Dear reader,

A few weeks ago, I visited my hometown to attend the wedding of a dear friend’s son. I met several old friends, whom I had seen intermittently over the years.

One chided me for not being in touch to share some of the major events—celebrations or otherwise—that I had experienced over the years. We spoke about how life is so fast-paced and how difficult it is to find time to reconnect.

But really, as I thought about it, there was more to it. There are times when we need to process our emotions, joyful or sad, internally before we can reach out to share our experiences with others. Some people process their emotions, extrovertly, through others, while others do so more privately.

Only over the last few years, due in large part to the research of Susan Cain on the topic of introversion, have we learned as a society to appreciate this difference. This has greatly increased our awareness that all of us are unique and each of us has different tendencies—and that’s all alright.

Interestingly, the Torah’s laws of mourning demonstrate great sensitivity to the experience of the individual. When visiting a person who is sitting shiva, the seven-day mourning period after the loss of a beloved, we remain quiet until the mourner initiates conversation. If the mourner wishes to share with us his inner world, his personal memories, recollections or feelings, he will. If, on the other hand, he chooses to process it privately, we respect that, while still providing the comfort that we care.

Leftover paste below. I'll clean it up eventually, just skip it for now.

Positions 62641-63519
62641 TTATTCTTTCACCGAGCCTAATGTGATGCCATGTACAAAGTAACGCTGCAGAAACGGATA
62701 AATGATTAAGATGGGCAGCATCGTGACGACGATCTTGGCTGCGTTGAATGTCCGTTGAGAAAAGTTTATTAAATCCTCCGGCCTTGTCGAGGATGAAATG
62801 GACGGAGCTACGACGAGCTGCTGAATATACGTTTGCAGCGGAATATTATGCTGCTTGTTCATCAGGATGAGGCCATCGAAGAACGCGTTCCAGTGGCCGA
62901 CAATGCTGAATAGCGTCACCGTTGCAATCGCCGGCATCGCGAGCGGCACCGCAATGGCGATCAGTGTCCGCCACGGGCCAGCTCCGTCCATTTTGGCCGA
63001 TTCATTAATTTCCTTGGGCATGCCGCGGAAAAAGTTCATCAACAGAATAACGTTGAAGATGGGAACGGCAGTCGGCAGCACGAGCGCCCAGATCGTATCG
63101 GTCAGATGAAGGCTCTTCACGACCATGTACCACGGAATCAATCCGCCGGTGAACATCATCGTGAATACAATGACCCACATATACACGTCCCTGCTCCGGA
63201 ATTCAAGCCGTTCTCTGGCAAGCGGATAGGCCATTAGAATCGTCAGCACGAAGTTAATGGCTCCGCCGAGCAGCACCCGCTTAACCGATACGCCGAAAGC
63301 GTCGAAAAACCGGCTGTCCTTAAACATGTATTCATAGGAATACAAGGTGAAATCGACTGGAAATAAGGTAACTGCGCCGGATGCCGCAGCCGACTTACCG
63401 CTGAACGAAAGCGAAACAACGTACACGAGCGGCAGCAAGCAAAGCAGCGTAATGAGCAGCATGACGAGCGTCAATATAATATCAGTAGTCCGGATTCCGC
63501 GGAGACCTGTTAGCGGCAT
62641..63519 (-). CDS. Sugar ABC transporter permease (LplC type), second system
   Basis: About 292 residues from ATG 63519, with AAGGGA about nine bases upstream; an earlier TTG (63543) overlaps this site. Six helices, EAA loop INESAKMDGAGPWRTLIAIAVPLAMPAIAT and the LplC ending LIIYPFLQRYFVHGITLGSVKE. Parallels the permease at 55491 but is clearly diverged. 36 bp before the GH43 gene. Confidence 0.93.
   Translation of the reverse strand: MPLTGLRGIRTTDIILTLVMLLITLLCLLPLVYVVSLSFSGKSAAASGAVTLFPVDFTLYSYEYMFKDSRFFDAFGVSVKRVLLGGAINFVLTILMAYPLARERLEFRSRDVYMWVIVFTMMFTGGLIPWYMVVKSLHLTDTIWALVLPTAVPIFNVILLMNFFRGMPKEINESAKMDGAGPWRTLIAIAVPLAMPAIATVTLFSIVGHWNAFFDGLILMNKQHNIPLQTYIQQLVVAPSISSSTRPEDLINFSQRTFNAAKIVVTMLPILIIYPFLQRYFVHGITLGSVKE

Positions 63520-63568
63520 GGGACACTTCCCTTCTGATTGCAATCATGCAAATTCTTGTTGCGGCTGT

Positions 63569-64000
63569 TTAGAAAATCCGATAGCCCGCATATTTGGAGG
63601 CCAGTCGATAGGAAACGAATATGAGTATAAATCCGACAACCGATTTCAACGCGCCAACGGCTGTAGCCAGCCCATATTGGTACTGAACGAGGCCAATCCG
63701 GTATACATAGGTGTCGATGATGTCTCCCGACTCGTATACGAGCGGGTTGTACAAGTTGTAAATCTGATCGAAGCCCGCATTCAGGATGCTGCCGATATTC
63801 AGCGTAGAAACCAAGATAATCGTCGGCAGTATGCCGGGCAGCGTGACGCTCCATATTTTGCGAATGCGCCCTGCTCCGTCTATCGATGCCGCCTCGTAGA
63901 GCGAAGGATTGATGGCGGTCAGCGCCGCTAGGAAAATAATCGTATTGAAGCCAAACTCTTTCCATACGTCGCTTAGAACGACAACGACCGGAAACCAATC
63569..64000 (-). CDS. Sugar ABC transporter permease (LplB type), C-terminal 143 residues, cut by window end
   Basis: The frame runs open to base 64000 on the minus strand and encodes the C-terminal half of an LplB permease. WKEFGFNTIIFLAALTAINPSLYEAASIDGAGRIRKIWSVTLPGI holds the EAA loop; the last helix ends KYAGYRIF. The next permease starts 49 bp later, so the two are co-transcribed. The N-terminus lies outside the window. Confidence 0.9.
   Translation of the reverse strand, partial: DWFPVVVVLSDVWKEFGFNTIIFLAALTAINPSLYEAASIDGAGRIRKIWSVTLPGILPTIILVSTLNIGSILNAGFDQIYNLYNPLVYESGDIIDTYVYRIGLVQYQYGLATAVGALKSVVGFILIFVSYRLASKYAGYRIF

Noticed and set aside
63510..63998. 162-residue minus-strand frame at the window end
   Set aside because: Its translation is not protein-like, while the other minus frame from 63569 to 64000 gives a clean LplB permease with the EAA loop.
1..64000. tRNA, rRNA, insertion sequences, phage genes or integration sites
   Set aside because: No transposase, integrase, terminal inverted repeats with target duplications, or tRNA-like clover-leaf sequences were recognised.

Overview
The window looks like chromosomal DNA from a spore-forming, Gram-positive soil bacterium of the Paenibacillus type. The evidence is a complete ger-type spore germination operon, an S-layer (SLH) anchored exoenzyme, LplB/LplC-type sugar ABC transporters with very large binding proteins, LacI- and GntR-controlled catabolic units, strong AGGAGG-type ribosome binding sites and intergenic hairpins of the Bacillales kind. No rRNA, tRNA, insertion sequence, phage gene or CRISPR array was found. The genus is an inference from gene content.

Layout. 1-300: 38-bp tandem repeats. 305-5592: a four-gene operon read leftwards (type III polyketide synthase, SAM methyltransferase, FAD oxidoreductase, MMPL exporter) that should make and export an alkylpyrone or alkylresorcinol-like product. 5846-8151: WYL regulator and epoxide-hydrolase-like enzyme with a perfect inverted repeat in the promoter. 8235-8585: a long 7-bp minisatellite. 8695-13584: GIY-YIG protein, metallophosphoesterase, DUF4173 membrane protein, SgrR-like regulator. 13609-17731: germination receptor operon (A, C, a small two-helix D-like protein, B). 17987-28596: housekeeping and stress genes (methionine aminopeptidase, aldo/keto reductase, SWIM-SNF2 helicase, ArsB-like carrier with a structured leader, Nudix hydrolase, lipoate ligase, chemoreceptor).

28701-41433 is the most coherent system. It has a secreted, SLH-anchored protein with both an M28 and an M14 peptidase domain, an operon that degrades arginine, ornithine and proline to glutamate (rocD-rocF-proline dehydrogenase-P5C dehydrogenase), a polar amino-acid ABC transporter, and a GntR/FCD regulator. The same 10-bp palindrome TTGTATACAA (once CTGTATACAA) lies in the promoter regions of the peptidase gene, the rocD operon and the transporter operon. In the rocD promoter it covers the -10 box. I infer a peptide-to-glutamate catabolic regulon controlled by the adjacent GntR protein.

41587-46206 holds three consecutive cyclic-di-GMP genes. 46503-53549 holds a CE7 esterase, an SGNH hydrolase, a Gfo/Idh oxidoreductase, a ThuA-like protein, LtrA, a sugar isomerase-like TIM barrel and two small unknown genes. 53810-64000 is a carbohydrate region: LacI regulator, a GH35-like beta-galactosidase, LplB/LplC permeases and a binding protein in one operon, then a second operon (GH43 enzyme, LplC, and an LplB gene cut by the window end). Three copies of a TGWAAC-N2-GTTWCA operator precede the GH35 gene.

We are now in the period between Passover and Shavuot when nationally we mourn the deaths of Rabbi Akiva’s students who were punished for not showing proper respect.

Rabbi Akiva’s most famous teaching was: "Love your fellow as yourself” which he said was “a cardinal principle of the Torah." His students, however, loved each other so much that each wanted the other to practice what he felt was the best form of serving G‑d. Every student felt compelled to correct the erroneous behavior of his fellow, and to enlighten him to the true meaning of their master's words. Rabbi Akiva’s students failed to properly absorb the words of our sages: "Just as every person's face differs from the faces of his fellows, so, too, every person's mind differs from the minds of his fellows." Each of us has our own special path.

Though the deaths of Rabbi Akiva’s students occurred many centuries ago, we still observe these laws of semi-mourning to internalize its profound message. We need to care enough about another that we share his hurts and help him to rectify his errors, while still respecting and valuing his individual path and uniqueness as a human being.

What a challenge!

Chana Weisberg

Editor, TJW